your girlfriend was blackout drunk that whole weekend and incapable of offering meaningful consent and the person she was with knew she was too fucked up to consent to sex—and wasn’t too fucked up to consent to sex himself—and she was raped. It’s also possible your girlfriend was drunk but not so drunk she couldn’t consent, JSG, and is overstating how drunk she was because she doesn’t want to share the details with you—details you aren’t entitled to. It’s also possible she was raped and is reluctant to go to the police because she knows telling her story— which could be entirely true—won’t result in an arrest, much less a prosecution, and so going to the police wouldn’t get this rapist—if the guy is a rapist—off the streets and could cause her further trauma. Zooming out for a second… You assume a man forced your girlfriend to do something she didn’t want to do (fuck him all weekend), and your response is to force your girlfriend to do something she doesn’t want to do (file a police report). You need to stop that. If you think she’s showing signs of trauma, you should urge her to seek help from a rape counsellor or trauma specialist, i.e., someone in a better position to assess the situation than you are, JSG, someone who doesn’t have cause to feel conflicted or resentful or angry about what did or did not happen that weekend. And if you want to end the relationship, you should, JSG, and you can break up with someone without being an asshole or abandoning them. Offer her your support—offer your emotional support, withdraw your financial support—and give her the names of some local rape crisis centers in your area.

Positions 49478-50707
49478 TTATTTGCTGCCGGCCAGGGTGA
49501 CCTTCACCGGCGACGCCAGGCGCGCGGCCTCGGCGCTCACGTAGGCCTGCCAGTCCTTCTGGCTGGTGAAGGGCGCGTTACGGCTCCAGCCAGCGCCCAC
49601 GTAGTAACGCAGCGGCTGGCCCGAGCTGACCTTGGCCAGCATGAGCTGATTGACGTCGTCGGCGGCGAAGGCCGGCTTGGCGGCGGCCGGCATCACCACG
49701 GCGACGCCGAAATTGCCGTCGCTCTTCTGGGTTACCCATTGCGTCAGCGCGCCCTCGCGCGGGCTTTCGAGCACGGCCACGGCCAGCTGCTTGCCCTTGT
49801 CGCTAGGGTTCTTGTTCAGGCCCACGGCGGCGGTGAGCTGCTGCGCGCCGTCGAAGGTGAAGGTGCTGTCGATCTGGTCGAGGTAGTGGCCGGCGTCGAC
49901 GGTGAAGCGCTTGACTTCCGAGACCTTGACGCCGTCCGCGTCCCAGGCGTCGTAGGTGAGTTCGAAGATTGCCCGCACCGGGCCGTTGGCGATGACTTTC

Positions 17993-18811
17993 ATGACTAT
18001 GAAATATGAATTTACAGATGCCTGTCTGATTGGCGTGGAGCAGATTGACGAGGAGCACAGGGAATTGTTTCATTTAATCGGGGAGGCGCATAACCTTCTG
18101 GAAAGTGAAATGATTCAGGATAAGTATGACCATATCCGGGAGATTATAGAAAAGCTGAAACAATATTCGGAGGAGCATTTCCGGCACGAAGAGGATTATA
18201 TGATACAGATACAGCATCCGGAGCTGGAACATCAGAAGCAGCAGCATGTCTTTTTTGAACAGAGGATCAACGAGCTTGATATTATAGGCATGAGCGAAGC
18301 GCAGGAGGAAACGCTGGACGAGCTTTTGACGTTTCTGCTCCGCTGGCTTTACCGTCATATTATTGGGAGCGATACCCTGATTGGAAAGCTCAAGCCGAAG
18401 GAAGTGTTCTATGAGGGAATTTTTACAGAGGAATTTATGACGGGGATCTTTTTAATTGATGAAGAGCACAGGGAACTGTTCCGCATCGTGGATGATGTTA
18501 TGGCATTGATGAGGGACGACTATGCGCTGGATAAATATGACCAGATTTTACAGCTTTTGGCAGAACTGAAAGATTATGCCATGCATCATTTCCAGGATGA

It’s entirely possible

b I’M A 59-YEAR-OLD gay man with a problem I’ve struggled with for all of my active sex life. I rarely orgasm during sex. I’m now involved with a couple that has welcomed me to be part of a loving relationship and they want me to be as satisfied as they are. I enjoy pleasing both of them, but see next page


they also want me to be pleased. I appreciate this but I feel pressured to come and I just can’t. Any time I feel pressured to do anything, I start to feel defensive and shut down. I enjoy being with these men very much and I want so much to share myself with them. How can I overcome this? I feel like I’m letting them down, and, to be honest, I feel like there’s something wrong with

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- Can’t Orgasm Mostly Ever

This couple sees orgasm as a sign of sexual satisfaction, COME, and it’s usually a pretty good sign. And while it’s always better to err on the side of satisfying a sex partner—you don’t wanna be like FUCKING’s ex-boy-

Orbis Facade Inc

is looking for Glaziers. Greater Vancouver, BC. Perm, full time. Salary: $26.00 /hr Requirements: experience 3-4 years, good English. Education: high school Main duties: Read and interpret blueprints; Lay-out frame and window wall position; Fabricate, fit and install frames; Measure, mark and cut glass; Position pre-cut glass panels; Install pre-build glass panels; Replace damaged glass or faulty sealant; Assemble, erect and dismantle scaffolding, rigging and hoisting equipment; Follow established safety rules. Company’s business address: 7060 Waltham Ave, Burnaby BC V5J4V5 Please apply by e-mail: hr@orbisgroup.ca